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France Telecom: Time is right for a low-cost iPhone model

updated 10:30 am EDT, Thu April 4, 2013

Price pressure on plans in Europe is putting squeeze on carriers

As part of an interview with Bloomberg, France Telecom CEO Stephane Richard says that sales of "premium" smartphones such as the iPhone and Galaxy S models may start to suffer as the economy of Europe continues to stagnate. The top smartphones bring with them high subsidies and up-front costs which are no longer fashionable, creating more demand for lower-priced models to accompany the cheaper plans that some European customers enjoy. Customers have become more frugal, says Richard.

"We are in a period of changing customer behavior," said Richard, claiming that his customers are becoming less interested in the "latest and greatest" and more interested in lowering their overall monthly bill. Typical plans from France Telecom, which is renaming itself Orange after its acquisition of the popular brand, including unlimited in-country text and data and a generous data allowance (by North American standards) for substantially less than typical US prices. The cheapest plan from the French carrier (which may be a student deal) includes 3GB of data along with unlimited voice and text for around $26 per month.

Richard's remarks, if accurate, may signal slower European growth for both Apple and Samsung's most expensive phone models over the next year or two. The CEO said that "selling a phone for $600 [these days] is getting more and more difficult" when more common models offer much of the same core functionality at lower cost.

Apple, for its part, has so far responded with reducing pricing on older iPhone models such as the 4S and 4. Rumors have the company preparing a lower-cost iPhone, thought to be aimed primarily at the prepaid markets in emerging economies such as China and Brazil.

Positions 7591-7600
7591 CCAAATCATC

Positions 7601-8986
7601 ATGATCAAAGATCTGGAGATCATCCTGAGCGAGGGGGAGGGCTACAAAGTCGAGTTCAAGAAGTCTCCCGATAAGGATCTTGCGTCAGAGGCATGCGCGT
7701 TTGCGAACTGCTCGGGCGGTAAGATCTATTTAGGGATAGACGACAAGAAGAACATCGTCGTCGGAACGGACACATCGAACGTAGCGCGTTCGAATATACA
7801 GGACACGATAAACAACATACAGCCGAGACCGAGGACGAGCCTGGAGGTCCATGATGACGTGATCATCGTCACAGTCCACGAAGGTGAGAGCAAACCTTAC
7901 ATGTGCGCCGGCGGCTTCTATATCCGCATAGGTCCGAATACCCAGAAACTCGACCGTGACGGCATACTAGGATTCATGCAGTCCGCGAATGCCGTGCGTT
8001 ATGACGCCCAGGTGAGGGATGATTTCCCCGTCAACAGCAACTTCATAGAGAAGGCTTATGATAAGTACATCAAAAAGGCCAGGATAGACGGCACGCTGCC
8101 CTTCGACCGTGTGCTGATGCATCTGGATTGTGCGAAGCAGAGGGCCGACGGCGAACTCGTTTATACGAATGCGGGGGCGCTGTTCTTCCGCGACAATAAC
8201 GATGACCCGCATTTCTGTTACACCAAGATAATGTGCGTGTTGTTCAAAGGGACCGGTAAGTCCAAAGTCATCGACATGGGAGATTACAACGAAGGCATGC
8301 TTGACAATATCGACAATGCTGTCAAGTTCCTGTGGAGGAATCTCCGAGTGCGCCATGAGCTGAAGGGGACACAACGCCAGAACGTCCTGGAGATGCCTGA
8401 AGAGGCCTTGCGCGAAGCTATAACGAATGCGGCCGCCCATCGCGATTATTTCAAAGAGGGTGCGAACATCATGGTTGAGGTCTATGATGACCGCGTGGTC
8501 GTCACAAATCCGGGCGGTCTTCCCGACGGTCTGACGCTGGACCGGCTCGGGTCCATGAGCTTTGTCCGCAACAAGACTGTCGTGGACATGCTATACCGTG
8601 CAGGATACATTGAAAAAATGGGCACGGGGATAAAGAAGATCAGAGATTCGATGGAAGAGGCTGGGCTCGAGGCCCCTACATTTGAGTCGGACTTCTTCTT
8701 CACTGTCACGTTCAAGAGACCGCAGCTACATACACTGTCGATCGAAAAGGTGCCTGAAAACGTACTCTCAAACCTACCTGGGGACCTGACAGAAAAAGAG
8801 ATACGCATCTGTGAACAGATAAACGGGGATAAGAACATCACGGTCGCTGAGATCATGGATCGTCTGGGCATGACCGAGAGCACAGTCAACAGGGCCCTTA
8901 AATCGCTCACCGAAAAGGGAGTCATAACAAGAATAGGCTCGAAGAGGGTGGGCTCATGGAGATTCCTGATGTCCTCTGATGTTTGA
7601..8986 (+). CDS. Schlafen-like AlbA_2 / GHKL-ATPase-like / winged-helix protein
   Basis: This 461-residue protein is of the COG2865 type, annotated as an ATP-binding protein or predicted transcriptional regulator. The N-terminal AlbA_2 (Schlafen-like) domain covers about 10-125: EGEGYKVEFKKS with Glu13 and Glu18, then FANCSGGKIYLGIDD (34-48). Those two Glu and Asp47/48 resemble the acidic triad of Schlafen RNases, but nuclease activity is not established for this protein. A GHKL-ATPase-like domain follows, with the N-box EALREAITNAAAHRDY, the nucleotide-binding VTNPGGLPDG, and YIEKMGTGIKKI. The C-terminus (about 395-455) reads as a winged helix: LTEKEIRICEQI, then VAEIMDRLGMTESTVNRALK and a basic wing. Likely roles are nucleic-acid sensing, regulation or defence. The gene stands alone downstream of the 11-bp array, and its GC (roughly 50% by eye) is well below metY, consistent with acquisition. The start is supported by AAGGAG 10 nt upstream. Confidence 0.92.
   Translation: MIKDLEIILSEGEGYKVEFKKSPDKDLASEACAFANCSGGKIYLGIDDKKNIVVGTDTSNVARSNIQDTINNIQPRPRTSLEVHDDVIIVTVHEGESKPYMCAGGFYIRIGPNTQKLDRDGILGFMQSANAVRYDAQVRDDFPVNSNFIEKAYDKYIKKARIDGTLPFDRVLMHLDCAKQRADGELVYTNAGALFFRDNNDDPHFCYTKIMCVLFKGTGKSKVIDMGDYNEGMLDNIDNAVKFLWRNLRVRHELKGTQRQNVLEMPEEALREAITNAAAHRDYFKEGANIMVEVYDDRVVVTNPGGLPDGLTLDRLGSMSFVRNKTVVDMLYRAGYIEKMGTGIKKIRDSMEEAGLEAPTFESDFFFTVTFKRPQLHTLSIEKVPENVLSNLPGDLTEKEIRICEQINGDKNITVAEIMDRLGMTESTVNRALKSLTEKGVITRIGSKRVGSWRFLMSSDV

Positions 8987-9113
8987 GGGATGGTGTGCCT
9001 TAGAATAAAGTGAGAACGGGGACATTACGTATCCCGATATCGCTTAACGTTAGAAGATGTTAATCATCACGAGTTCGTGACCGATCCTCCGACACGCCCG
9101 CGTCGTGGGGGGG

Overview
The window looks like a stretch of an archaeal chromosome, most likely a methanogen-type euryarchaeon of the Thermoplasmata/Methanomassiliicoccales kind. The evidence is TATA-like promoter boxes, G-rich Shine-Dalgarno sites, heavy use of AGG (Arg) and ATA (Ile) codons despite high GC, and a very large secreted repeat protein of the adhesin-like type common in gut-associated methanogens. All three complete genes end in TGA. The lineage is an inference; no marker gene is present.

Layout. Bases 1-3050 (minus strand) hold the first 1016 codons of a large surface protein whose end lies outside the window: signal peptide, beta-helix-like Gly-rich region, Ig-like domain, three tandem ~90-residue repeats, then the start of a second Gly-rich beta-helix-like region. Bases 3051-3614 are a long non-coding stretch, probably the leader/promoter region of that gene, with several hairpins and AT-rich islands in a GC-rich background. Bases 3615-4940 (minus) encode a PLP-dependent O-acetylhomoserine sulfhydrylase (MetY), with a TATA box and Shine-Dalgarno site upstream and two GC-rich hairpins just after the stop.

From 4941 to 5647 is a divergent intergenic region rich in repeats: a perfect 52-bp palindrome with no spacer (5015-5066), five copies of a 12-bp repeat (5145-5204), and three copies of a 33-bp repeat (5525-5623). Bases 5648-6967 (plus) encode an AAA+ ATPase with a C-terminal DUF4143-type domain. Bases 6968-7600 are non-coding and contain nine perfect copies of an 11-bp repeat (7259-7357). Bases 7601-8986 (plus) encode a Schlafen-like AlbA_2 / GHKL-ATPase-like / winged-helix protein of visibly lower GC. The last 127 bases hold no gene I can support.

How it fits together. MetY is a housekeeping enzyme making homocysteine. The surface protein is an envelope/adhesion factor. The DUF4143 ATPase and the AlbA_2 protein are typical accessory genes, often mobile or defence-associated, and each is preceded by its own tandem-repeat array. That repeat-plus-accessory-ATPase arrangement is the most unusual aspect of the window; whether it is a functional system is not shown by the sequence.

Economic problems across Europe may not necessarily reflect on sales of premium phones in North America or elsewhere, however. According to the most recent sales figures, the iPhone makes up around 84 percent of AT&T's smartphone sales, 60 percent of Verizon's sales and a rising part of Sprint and now T-Mobile's hardware sales.

Among Android models, Samsung's Galaxy S line is far and away the most popular device as well, seen by customers as one of only a handful of flagship Android phones that are truly full-featured and worth paying extra for. Price, however, is a much stronger driver of sales in the Android market than with customers who already know they want an iPhone.

In France, economic slumps and increased competition in carriers and phone models have seen prices overall drop by around 25 percent over the past three years, causing stock price drops amid reduced profits. Richard said in the interview that he expects fewer "early adopters" when Apple brings out its next iPhone refresh -- perhaps implying that Samsung's latest flagship, the Galaxy S4, hasn't done as well as expected in its pre-order period.

Apple also may see a drop of first-to-buy customers, since its next iPhone model is widely expected to be the "iPhone 5S" -- a refinement of the existing iPhone rather than an overhaul, though rumors of some key new features such as a biometric home button persist. France Telecom's plan prices are expected to drop further in 2013, mostly due to competition from a company called Iliad, a low-cost carrier who's plans are on average 40 percent lower. Canada, previously known for its long contracts and expensive plans, has likewise seen increased pressure to reform and reduce consumer costs in the face of competition modelled more closely on the US' two-year, extras-included "unlimited" bundles, which is changing the profit picture for the biggest carriers.

If Apple can find a way to offer buyers a quality iPhone experience while bringing down the total cost of ownership, it may find more excitement among customers -- as it did when it brought out the iPad mini. Long resisted by the company, the Mini's improved design sacrifices a few premium features (most notably the Retina-quality display) for a lower build cost and dramatically lower point-of-entry price tag.

Though pundits predicted its "premium" price (for its size class) would be an obstacle, in fact the company found it could barely meet demand and that the smaller version is outselling the full-size, heavier but more powerful iPad by a significant margin since it has been seen by buyers primarily as a "lower cost iPad." It has since gone on to far outsell any competing (and generally smaller) "seven-inch" category tablet.

Possible "low-cost iPhone" concept art by Nickolay Lamm

by MacNN Staff





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